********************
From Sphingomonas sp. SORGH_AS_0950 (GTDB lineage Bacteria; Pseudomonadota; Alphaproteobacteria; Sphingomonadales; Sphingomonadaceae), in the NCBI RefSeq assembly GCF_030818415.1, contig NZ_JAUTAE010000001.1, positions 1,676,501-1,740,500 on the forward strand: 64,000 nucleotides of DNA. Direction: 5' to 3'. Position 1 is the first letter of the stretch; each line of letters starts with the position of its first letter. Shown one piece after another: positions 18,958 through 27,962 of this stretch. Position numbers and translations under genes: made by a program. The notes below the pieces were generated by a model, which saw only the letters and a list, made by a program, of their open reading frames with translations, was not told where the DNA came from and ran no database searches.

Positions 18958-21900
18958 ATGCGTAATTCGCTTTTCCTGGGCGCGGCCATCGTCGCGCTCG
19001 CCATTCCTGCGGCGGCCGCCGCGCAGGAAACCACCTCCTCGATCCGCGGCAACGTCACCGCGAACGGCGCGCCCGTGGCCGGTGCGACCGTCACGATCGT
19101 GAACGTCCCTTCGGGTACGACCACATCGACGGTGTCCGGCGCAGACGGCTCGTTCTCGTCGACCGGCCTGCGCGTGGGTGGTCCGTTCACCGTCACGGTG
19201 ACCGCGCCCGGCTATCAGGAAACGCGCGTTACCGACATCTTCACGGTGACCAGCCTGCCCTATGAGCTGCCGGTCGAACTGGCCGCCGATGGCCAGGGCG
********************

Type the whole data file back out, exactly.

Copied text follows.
From Sphingomonas sp. SORGH_AS_0950 (GTDB lineage Bacteria; Pseudomonadota; Alphaproteobacteria; Sphingomonadales; Sphingomonadaceae), in the NCBI RefSeq assembly GCF_030818415.1, contig NZ_JAUTAE010000001.1, positions 1,676,501-1,740,500 on the forward strand: 64,000 nucleotides of DNA. Direction: 5' to 3'. Position 1 is the first letter of the stretch; each line of letters starts with the position of its first letter. Shown one piece after another: positions 18,958 through 27,962 of this stretch. Position numbers and translations under genes: made by a program. The notes below the pieces were generated by a model, which saw only the letters and a list, made by a program, of their open reading frames with translations, was not told where the DNA came from and ran no database searches.

Positions 18958-21900
18958 ATGCGTAATTCGCTTTTCCTGGGCGCGGCCATCGTCGCGCTCG
19001 CCATTCCTGCGGCGGCCGCCGCGCAGGAAACCACCTCCTCGATCCGCGGCAACGTCACCGCGAACGGCGCGCCCGTGGCCGGTGCGACCGTCACGATCGT
19101 GAACGTCCCTTCGGGTACGACCACATCGACGGTGTCCGGCGCAGACGGCTCGTTCTCGTCGACCGGCCTGCGCGTGGGTGGTCCGTTCACCGTCACGGTG
19201 ACCGCGCCCGGCTATCAGGAAACGCGCGTTACCGACATCTTCACGGTGACCAGCCTGCCCTATGAGCTGCCGGTCGAACTGGCCGCCGATGGCCAGGGCG